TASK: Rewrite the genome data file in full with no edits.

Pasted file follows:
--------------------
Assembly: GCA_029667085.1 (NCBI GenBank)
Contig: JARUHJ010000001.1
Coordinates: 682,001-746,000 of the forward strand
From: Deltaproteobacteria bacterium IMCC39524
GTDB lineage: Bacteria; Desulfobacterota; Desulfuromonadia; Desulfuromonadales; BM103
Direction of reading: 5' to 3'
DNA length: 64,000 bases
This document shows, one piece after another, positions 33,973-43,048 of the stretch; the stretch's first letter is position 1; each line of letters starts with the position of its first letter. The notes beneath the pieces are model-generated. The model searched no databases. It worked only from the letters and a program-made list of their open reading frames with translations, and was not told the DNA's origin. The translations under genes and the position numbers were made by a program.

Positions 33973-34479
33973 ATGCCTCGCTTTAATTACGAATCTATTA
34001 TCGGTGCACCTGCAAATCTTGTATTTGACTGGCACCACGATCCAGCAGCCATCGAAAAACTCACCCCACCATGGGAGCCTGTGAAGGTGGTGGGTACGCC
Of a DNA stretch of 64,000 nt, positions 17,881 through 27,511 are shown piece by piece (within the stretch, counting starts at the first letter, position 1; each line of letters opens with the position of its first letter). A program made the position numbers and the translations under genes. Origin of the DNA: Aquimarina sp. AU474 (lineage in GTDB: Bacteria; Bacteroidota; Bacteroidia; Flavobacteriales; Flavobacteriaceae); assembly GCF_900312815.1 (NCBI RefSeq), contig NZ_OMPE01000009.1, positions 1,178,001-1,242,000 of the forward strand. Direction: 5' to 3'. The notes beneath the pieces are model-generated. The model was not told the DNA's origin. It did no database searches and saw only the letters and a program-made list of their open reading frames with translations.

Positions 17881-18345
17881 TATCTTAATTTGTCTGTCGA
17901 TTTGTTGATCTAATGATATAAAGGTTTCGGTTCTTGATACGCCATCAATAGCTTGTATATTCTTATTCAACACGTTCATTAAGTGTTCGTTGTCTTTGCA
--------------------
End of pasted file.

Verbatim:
Assembly: GCA_029667085.1 (NCBI GenBank)
Contig: JARUHJ010000001.1
Coordinates: 682,001-746,000 of the forward strand
From: Deltaproteobacteria bacterium IMCC39524
GTDB lineage: Bacteria; Desulfobacterota; Desulfuromonadia; Desulfuromonadales; BM103
Direction of reading: 5' to 3'
DNA length: 64,000 bases
This document shows, one piece after another, positions 33,973-43,048 of the stretch; the stretch's first letter is position 1; each line of letters starts with the position of its first letter. The notes beneath the pieces are model-generated. The model searched no databases. It worked only from the letters and a program-made list of their open reading frames with translations, and was not told the DNA's origin. The translations under genes and the position numbers were made by a program.

Positions 33973-34479
33973 ATGCCTCGCTTTAATTACGAATCTATTA
34001 TCGGTGCACCTGCAAATCTTGTATTTGACTGGCACCACGATCCAGCAGCCATCGAAAAACTCACCCCACCATGGGAGCCTGTGAAGGTGGTGGGTACGCC
Of a DNA stretch of 64,000 nt, positions 17,881 through 27,511 are shown piece by piece (within the stretch, counting starts at the first letter, position 1; each line of letters opens with the position of its first letter). A program made the position numbers and the translations under genes. Origin of the DNA: Aquimarina sp. AU474 (lineage in GTDB: Bacteria; Bacteroidota; Bacteroidia; Flavobacteriales; Flavobacteriaceae); assembly GCF_900312815.1 (NCBI RefSeq), contig NZ_OMPE01000009.1, positions 1,178,001-1,242,000 of the forward strand. Direction: 5' to 3'. The notes beneath the pieces are model-generated. The model was not told the DNA's origin. It did no database searches and saw only the letters and a program-made list of their open reading frames with translations.

Positions 17881-18345
17881 TATCTTAATTTGTCTGTCGA
17901 TTTGTTGATCTAATGATATAAAGGTTTCGGTTCTTGATACGCCATCAATAGCTTGTATATTCTTATTCAACACGTTCATTAAGTGTTCGTTGTCTTTGCA